rien ne tient en place

A good friend wrote me a few years ago with the subject: rien ne tient en place. I don’t speak French. But google assures me it means: nothing holds it in place.

camus.jpg

One time after class, a professor shared he had been translating books on the side. He found it somewhat entertaining and a good source of additional income. We talked about it for a while and by chance I mentioned I only spoke english. To this he asked:

If I were translating a book, and found a hole in the discourse (or an “odd” transition from one chapter to the next), would you expect me to translate the text word for word, or attempt to fill in the blanks?

Up until that point I had never really considered the latter possibility. I had always expected a completely literal, almost mechanical translation.

So you can imagine how crushed I was when he told me that he had not only added sentences and paragraphs, but sometimes entire chapters. He then went on to explain how translations themselves were largely creative endeavors.

I left knowing I had never really read Deleuze. I had never read Bataille, Witkiewicz, Dostoevsky. My favorite authors were translators.

That night I ordered a copy of La Chute and sat in bed with a French dictionary, and two other translated versions of “The Fall.”

By chance I kept the first paragraph of my translation in a google doc:

May I, monsieur, propose to you my services, without risk of importunity. I fear that you do not know how to make yourself heard by the estimable gorilla presiding over the fate of this establishment. He does not speak, indeed, but dutch. Unless you authorize me to plead your case, he will not guess that you desire a gin. Voila, I dare hope he understood me; his nod must signify he met my arguments. There he goes, indeed, he hastens, with prudent deliberation. You’re lucky, he didn’t grunt. When he refuses to serve, a growl will suffice: people don’t insist. To be king of his moods, is the privilege of larger animals. But I am retiring, Monsieur, happy to have obliged. Thank you and I would agree if I were not playing the unfortunate. You are too good. I’ll install then my glass with yours.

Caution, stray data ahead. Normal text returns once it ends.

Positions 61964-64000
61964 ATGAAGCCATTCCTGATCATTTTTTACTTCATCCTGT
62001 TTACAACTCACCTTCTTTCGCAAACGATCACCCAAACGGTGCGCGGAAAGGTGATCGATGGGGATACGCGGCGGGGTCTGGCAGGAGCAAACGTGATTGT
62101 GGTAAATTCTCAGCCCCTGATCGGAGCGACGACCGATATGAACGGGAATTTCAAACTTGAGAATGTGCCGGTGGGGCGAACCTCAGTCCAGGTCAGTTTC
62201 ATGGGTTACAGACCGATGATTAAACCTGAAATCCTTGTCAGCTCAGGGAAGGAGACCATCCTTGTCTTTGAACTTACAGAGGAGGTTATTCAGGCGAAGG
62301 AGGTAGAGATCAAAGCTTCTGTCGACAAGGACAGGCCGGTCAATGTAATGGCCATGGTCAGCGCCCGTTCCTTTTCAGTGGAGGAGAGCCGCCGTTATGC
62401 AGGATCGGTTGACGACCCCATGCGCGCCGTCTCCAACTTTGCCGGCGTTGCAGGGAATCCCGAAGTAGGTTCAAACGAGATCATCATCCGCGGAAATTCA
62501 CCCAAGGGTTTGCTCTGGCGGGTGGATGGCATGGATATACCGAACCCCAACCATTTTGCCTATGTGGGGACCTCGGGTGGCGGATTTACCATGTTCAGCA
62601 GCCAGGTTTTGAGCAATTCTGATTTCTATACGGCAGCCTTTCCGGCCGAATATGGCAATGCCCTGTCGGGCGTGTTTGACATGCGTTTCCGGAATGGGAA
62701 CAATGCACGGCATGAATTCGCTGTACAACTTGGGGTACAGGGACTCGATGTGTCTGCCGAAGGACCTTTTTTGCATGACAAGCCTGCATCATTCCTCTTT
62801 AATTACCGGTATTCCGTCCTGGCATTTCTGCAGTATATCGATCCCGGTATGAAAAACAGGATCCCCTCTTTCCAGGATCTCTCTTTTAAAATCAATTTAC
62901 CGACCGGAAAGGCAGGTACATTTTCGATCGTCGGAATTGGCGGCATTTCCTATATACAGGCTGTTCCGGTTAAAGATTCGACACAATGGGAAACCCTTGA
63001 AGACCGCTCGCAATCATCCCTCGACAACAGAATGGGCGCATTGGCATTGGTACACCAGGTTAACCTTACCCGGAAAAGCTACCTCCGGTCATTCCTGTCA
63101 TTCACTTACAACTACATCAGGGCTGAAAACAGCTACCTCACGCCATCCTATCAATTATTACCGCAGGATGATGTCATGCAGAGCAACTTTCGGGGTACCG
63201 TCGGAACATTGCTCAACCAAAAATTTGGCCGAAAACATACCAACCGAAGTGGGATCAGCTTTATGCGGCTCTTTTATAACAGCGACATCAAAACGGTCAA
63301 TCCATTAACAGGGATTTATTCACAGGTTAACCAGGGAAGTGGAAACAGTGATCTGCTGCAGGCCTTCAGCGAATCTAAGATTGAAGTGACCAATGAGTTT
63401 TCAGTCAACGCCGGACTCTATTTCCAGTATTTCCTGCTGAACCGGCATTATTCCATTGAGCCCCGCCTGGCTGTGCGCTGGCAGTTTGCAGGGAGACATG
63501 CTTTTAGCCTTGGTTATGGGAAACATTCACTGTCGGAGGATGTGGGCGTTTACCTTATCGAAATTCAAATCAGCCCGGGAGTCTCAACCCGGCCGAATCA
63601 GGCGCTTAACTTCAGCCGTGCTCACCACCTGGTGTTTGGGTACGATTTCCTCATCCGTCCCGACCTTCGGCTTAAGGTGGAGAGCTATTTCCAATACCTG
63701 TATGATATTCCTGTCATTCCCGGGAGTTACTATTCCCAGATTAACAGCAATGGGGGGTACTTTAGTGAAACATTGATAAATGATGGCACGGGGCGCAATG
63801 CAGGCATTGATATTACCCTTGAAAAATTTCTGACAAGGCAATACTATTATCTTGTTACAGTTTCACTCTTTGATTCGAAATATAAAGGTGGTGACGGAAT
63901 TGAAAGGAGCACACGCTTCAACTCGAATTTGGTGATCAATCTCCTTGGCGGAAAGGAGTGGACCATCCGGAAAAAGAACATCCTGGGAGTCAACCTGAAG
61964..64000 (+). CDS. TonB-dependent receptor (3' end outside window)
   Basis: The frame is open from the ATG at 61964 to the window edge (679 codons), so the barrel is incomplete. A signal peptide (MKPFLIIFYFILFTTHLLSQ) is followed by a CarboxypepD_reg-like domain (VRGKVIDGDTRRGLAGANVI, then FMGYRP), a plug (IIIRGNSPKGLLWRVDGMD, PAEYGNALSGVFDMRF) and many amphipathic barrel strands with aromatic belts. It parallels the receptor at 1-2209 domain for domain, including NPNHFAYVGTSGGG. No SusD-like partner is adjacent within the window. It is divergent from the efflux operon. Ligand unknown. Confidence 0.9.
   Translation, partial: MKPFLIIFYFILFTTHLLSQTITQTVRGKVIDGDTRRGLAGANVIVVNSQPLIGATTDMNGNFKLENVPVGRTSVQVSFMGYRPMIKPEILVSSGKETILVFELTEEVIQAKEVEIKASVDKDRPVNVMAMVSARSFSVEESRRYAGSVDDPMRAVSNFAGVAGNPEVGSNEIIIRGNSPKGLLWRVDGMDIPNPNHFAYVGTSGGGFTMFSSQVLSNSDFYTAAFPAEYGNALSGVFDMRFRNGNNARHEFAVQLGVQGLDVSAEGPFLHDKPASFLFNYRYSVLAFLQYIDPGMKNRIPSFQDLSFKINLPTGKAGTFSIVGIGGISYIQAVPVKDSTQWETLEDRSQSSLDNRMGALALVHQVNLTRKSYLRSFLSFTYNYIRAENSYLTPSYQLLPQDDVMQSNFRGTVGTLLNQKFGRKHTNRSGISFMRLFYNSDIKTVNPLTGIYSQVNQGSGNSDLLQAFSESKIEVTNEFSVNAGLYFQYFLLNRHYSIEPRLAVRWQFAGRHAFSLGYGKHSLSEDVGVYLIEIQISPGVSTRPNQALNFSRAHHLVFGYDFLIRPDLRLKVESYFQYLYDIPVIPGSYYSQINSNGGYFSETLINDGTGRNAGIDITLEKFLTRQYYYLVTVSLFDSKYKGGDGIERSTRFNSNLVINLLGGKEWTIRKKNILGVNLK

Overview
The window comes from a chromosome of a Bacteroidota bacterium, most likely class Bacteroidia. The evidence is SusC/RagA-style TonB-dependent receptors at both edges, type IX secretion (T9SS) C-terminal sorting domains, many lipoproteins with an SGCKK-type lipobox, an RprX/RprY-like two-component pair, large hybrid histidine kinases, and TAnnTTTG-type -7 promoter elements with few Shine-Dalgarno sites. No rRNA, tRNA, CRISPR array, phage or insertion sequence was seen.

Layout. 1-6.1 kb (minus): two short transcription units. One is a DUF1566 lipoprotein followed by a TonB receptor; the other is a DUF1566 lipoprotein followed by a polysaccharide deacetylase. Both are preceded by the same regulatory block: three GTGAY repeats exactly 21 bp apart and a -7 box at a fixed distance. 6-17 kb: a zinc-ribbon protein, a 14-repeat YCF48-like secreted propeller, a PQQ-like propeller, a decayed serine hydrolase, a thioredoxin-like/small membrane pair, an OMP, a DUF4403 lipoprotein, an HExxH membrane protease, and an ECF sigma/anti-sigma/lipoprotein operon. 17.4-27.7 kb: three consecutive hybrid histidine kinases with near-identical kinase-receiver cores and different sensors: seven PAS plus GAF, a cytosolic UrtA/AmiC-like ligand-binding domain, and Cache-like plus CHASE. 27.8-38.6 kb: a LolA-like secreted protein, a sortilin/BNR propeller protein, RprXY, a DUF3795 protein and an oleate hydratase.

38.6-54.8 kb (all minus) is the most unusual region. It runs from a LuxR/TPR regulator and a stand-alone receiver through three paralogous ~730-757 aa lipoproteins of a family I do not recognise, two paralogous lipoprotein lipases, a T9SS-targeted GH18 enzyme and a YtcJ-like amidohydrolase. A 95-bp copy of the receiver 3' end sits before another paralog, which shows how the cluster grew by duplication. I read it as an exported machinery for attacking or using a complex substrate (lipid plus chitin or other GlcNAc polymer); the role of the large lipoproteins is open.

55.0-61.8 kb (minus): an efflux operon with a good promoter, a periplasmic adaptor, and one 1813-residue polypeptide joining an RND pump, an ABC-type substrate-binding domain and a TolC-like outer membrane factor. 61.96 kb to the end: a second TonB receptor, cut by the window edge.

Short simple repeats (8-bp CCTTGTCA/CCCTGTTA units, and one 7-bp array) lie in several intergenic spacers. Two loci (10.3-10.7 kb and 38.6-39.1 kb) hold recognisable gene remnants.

My translation was shit. Complete shit. And though you can kind of follow it, it was too literal. What I realized after this exercise, was that in not speaking French I was not just missing a 1:1 representation of a word, but I was missing an entire mode of thinking–a different way of communicating ideas, and extracting meaning. I could never really approach Camus, until first, I learned French.

What’s more, the liberties that translators were taking with texts, i began to understand as necessary liberties. But even then, they could only ever hope to bring me within a proximity. And this was dissatisfying at best.

I’ve found lots of parallels when moving between languages in computer science.

The last 4 weeks I’ve been writing Ruby. And as my code reviews suggest, I’ve been writing ruby as a Javascript engineer. Which is to say, I’ve been writing a bastardized Ruby.

The more time I spend in Ruby, or Go, or C, the more I see it influencing my general ideas on development and code and the more I see things like “Klass” in Javascript as a translation. A proximity, which is nevertheless dissatisfying.

As I find more time, I’m going to begin studying French again. And with that, C.

Language: rien ne tient en place.

 
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